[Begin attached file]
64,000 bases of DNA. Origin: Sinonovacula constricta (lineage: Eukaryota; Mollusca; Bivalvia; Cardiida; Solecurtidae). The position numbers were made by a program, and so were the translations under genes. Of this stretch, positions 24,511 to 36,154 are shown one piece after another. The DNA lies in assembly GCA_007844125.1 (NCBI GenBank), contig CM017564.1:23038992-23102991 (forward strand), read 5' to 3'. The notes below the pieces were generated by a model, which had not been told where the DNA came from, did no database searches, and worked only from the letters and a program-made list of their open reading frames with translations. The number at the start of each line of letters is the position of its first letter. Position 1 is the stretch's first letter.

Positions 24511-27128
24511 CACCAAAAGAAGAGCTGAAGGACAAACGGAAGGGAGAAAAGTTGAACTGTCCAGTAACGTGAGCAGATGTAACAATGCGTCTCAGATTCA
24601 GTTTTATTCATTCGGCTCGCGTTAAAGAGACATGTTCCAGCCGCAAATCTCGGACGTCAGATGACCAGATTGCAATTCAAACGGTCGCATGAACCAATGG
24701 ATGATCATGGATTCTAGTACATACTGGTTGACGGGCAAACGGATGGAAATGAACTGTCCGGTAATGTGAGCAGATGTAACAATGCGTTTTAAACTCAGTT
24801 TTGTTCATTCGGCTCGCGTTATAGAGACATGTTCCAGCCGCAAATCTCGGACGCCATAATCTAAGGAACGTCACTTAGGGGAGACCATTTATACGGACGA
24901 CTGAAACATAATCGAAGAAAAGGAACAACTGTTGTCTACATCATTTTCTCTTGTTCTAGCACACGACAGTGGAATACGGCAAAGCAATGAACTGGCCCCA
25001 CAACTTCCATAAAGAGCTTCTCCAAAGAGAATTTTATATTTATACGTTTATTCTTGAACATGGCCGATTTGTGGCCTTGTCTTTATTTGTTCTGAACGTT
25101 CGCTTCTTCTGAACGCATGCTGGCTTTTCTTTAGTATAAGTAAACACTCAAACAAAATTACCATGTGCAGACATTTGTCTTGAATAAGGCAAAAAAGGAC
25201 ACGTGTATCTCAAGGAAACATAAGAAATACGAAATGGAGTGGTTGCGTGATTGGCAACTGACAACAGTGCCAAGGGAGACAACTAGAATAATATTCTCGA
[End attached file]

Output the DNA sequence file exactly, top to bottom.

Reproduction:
64,000 bases of DNA. Origin: Sinonovacula constricta (lineage: Eukaryota; Mollusca; Bivalvia; Cardiida; Solecurtidae). The position numbers were made by a program, and so were the translations under genes. Of this stretch, positions 24,511 to 36,154 are shown one piece after another. The DNA lies in assembly GCA_007844125.1 (NCBI GenBank), contig CM017564.1:23038992-23102991 (forward strand), read 5' to 3'. The notes below the pieces were generated by a model, which had not been told where the DNA came from, did no database searches, and worked only from the letters and a program-made list of their open reading frames with translations. The number at the start of each line of letters is the position of its first letter. Position 1 is the stretch's first letter.

Positions 24511-27128
24511 CACCAAAAGAAGAGCTGAAGGACAAACGGAAGGGAGAAAAGTTGAACTGTCCAGTAACGTGAGCAGATGTAACAATGCGTCTCAGATTCA
24601 GTTTTATTCATTCGGCTCGCGTTAAAGAGACATGTTCCAGCCGCAAATCTCGGACGTCAGATGACCAGATTGCAATTCAAACGGTCGCATGAACCAATGG
24701 ATGATCATGGATTCTAGTACATACTGGTTGACGGGCAAACGGATGGAAATGAACTGTCCGGTAATGTGAGCAGATGTAACAATGCGTTTTAAACTCAGTT
24801 TTGTTCATTCGGCTCGCGTTATAGAGACATGTTCCAGCCGCAAATCTCGGACGCCATAATCTAAGGAACGTCACTTAGGGGAGACCATTTATACGGACGA
24901 CTGAAACATAATCGAAGAAAAGGAACAACTGTTGTCTACATCATTTTCTCTTGTTCTAGCACACGACAGTGGAATACGGCAAAGCAATGAACTGGCCCCA
25001 CAACTTCCATAAAGAGCTTCTCCAAAGAGAATTTTATATTTATACGTTTATTCTTGAACATGGCCGATTTGTGGCCTTGTCTTTATTTGTTCTGAACGTT
25101 CGCTTCTTCTGAACGCATGCTGGCTTTTCTTTAGTATAAGTAAACACTCAAACAAAATTACCATGTGCAGACATTTGTCTTGAATAAGGCAAAAAAGGAC
25201 ACGTGTATCTCAAGGAAACATAAGAAATACGAAATGGAGTGGTTGCGTGATTGGCAACTGACAACAGTGCCAAGGGAGACAACTAGAATAATATTCTCGA